Dan Walsh - Contemporary Art Evening Sale London Friday, October 16, 2009 | Phillips

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  • Provenance

    Acquired directly from the artist

  • Exhibited

    New York, Rubenstein/ Diacono Gallery, Dan Walsh and Scott Grodesky, 12 December, 1992 - 23 January, 1993

  • Catalogue Essay

    Dan Walsh's homogeneous, non-figurative oeuvre of large-scale geometric compositions draws upon the extensive visual vocabularly of Minimal art. From afar, the low-slung, monumentally horizontal paintings are reminiscent of Ad Reinhardt's subliminal plaids or Sol LeWitt's optical illusions, yet up close Walsh's thin tints, dry primaries and inconsistent hand drawn lines and shapes throw out any formal/minimalist associations. The present lot, a colourless canvas from 1992, typifies the artist's early fascination with resolutely geometric pared-down compositions of black lines on white backgrounds. Like an algorithmic blueprint, the notion of endless expansion is suggested by a repetition of grid lines stacked on top of each other and which appear to advance and recede simultaneously creating the optical illusion of gravity and weightlessness.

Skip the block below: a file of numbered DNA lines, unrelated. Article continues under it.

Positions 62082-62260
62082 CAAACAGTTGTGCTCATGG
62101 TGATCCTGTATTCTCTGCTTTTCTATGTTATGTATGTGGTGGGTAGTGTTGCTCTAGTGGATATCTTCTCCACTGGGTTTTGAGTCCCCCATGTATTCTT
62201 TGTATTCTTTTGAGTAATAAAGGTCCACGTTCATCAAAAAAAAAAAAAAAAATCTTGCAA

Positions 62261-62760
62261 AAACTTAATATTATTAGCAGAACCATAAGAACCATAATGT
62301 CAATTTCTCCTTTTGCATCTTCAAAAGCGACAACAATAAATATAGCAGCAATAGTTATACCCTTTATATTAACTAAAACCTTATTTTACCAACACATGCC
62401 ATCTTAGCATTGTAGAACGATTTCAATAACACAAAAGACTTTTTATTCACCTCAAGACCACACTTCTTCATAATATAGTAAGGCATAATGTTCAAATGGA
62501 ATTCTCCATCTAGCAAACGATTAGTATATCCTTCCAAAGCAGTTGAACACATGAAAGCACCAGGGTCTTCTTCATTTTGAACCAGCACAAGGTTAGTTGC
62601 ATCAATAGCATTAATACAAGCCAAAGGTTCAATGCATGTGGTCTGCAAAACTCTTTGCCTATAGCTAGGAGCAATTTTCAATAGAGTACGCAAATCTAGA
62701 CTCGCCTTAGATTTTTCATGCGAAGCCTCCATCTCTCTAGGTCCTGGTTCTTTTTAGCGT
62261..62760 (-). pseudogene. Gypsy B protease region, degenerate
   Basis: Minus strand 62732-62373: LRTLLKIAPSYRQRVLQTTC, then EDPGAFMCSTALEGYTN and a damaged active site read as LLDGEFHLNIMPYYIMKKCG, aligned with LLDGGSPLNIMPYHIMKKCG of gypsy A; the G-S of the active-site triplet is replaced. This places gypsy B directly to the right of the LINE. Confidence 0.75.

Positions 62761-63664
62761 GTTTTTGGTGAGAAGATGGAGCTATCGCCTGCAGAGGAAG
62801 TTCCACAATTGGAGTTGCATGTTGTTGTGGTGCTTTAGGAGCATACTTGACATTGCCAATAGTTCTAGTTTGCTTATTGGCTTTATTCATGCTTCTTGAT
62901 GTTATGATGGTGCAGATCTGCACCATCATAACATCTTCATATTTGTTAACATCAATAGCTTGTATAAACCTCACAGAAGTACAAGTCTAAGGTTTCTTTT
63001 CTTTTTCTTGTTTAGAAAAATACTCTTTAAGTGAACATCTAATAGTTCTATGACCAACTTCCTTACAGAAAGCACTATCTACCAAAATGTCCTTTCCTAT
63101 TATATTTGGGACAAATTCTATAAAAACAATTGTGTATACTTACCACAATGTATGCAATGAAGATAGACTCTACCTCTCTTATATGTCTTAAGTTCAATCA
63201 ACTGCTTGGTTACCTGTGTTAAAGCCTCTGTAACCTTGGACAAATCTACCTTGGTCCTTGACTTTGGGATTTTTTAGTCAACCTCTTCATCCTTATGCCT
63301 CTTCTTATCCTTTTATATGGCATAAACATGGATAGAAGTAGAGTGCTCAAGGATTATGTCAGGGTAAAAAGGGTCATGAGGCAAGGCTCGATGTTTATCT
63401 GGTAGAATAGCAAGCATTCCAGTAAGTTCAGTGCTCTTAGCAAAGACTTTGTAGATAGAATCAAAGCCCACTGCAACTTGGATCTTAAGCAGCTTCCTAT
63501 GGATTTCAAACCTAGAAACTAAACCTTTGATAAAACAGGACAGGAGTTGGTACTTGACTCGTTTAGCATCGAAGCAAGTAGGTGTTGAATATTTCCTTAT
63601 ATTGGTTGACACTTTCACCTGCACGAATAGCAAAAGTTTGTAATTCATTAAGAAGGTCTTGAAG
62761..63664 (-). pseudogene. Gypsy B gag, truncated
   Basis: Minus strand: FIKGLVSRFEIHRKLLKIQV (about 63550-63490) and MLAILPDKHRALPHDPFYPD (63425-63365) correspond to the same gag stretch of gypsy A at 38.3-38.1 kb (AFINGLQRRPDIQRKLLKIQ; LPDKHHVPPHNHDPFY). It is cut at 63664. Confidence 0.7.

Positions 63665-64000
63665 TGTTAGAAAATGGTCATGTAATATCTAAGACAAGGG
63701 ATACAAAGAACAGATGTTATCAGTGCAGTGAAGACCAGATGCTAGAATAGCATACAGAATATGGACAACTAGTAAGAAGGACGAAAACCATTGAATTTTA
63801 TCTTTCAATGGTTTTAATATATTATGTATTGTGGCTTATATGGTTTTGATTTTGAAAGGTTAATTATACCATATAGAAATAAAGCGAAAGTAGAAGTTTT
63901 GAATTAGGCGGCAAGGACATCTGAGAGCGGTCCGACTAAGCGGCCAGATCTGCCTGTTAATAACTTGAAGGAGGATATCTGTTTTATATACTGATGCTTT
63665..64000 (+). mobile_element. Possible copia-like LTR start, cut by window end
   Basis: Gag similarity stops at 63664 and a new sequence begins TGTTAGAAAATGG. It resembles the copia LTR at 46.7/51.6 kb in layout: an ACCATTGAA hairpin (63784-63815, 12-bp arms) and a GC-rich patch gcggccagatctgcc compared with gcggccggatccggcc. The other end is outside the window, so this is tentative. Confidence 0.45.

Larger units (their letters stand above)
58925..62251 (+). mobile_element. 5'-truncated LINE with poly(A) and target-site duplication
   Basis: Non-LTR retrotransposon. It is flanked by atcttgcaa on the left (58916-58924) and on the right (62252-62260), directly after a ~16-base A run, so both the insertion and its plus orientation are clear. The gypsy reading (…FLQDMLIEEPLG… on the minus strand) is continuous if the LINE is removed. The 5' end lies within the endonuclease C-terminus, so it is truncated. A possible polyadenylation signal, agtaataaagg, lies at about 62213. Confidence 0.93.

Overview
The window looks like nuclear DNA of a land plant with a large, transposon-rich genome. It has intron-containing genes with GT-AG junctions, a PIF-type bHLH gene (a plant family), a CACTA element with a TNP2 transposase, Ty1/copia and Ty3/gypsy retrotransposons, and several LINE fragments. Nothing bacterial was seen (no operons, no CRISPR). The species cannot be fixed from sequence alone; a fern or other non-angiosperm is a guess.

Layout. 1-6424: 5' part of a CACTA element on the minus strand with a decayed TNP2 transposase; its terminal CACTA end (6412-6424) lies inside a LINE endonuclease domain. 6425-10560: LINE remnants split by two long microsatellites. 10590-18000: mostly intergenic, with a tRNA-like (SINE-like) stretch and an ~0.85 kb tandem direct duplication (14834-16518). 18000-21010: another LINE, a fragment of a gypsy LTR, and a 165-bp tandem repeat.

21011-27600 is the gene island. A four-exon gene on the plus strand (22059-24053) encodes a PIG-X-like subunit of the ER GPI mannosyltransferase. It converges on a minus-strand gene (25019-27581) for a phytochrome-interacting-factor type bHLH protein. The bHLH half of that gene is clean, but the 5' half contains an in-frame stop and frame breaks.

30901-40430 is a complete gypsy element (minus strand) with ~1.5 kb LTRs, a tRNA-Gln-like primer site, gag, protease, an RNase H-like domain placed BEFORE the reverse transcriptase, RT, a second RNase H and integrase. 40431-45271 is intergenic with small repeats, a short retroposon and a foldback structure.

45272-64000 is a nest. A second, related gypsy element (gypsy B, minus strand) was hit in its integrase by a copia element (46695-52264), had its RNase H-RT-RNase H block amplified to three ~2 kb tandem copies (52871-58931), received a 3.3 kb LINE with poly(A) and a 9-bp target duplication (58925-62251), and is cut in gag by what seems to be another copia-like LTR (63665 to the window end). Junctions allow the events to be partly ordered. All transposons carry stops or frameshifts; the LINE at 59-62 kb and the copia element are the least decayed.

'Walsh pipes subversive representational tropes and associative color schema into the rarefied air of purist abstarction- tactics employed by other contemporary hard edged painters, such as Gary Hume and Clay Ketter. However, Walsh's paintings manage to avoid the forensic coldness often associated with such manoeuvers. It's as if decaying tones from the first chords of abstraction, struck in the dawing years of the 20th century, gain in harmonic sweetness as they pass through time and resonate in these canvases.' (R. Boyce, Dan Walsh, in Art in America, July, 2003)



Acrylic on canvas.
173 x 228.5 cm. (68 1/8 x 90 in).
Signed, titled and dated 'D. WALSH LAYOUT 1992' on the stretcher bar.

£25,000 - 35,000 

Sold for £30,000

Contemporary Art Evening Sale

17 Oct 2009